Did you know that 2022 is the “Year of the Lilac,” according to the National Gardening Bureau? They are among the most carefree spring-flowering shrubs for your landscape and provide a sweet, haunting fragrance, too! Learn how to take plant, grow, and prune your lilacs.
The common lilac, Syringa vulgaris, is well-loved for its toughness, reliability, and fragrance. In fact, lilacs are so tough that they can grow for 100+ years, often outliving the homes they were planted around.
This deciduous multi-stemmed shrub (or small tree) has about 10 canes and produces flowers at eye-level. The common lilac grows between 8 and 12 feet tall, depending on the variety. The fragrant flowers are good for cutting and attractive to butterflies.
While the blooms are usually lilac/purple in color (from very pale to very dark), there are also lilac varieties in white and cream and even pink and yellow. Individual flowers can be single or double.
In northern states, lilacs bloom for about 2 weeks from mid- to late spring. However, there are early-, mid-, and late-season lilacs, which, when grown together, ensure a steady bloom for at least 6 weeks.
Lilacs thrive in fertile, humus-rich, well-drained, neutral to alkaline soil (at a pH near 7.0). If your soil is in poor condition, mix in compost to enrich it. (Learn more about soil amendments and preparing soil for planting.) Make sure the planting site drains well, as lilacs don’t like wet feet and will not bloom if kept too wet.
For the best blooms, lilacs should be planted in full sun, which is defined as being at least 6 hours of sunlight each day.
When to Plant Lilacs
Like most shrubs, lilacs can be planted in either spring or fall, although the latter is preferred.
How to Plant Lilacs
If you’re lucky, a friend will give you a sucker, or offshoot, of the root system of one of their plants. The sucker will look pathetic at first, but just dig a hole, backfill it with soil, and stick the sucker in. Then water and wait. In 4 or 5 years, you’ll be rewarded with huge, fragrant blossoms.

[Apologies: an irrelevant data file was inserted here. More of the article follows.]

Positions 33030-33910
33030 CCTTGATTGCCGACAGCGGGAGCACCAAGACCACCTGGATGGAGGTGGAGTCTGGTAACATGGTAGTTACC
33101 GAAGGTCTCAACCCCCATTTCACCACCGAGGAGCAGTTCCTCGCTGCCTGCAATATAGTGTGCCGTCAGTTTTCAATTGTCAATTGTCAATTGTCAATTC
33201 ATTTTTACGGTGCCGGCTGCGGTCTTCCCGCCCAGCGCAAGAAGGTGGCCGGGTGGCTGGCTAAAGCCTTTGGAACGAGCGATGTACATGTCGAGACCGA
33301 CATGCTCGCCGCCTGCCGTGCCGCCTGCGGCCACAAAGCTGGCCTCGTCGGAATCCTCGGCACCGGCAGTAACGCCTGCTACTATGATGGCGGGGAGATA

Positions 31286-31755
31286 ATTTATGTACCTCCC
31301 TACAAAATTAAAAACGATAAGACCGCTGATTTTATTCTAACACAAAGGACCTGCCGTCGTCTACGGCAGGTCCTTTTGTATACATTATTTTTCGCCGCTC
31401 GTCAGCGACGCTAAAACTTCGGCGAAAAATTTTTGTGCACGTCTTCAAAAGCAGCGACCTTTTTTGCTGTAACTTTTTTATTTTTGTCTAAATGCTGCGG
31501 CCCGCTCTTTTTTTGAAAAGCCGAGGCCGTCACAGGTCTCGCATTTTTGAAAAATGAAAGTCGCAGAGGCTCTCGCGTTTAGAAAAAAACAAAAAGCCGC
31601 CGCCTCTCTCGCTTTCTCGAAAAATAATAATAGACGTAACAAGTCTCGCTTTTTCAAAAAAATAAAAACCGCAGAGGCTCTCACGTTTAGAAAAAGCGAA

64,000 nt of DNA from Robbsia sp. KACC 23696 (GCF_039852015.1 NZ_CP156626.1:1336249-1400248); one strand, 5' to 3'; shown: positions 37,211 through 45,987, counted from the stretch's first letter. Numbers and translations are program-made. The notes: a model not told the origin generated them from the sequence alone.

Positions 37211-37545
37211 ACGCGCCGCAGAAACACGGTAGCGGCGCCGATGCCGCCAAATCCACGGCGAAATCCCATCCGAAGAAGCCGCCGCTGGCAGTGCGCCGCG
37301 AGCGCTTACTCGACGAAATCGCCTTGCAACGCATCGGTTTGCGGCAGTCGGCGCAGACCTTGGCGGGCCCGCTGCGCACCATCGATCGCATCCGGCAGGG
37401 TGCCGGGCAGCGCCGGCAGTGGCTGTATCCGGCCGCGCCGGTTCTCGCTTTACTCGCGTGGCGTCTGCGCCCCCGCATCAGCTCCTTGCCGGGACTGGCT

Transplanting nursery-bought lilacs is also easy. If it’s container-grown, spread out the roots as you settle the plant into the ground; if it’s balled or burlapped, gently remove the covering and any rope before planting. Set the plant 2 or 3 inches deeper than it grew in the nursery, and work topsoil in around the roots. Water in. Then fill in the hole with more topsoil.
Space multiple lilac bushes 5 to 15 feet apart, depending on the variety.
Each spring, apply a layer of compost under the plant, followed by mulch to retain moisture and control weeds.
Water during the summer if rainfall is less than 1 inch per week.
Lilacs won’t bloom if they’re overfertilized. They can handle a handful of 10-10-10 in late winter, but no more.
After your lilac bush has finished blooming, spread some lime and well-rotted manure around the base. Trim the bush to shape it, and remove suckers at the same time.
Lilacs bloom on old wood, so it’s critical to prune in the spring right after they bloom. If you prune later in the summer, you may be removing the wood. Here’s a tip: If your lilac flower clusters are getting smaller, time to prune!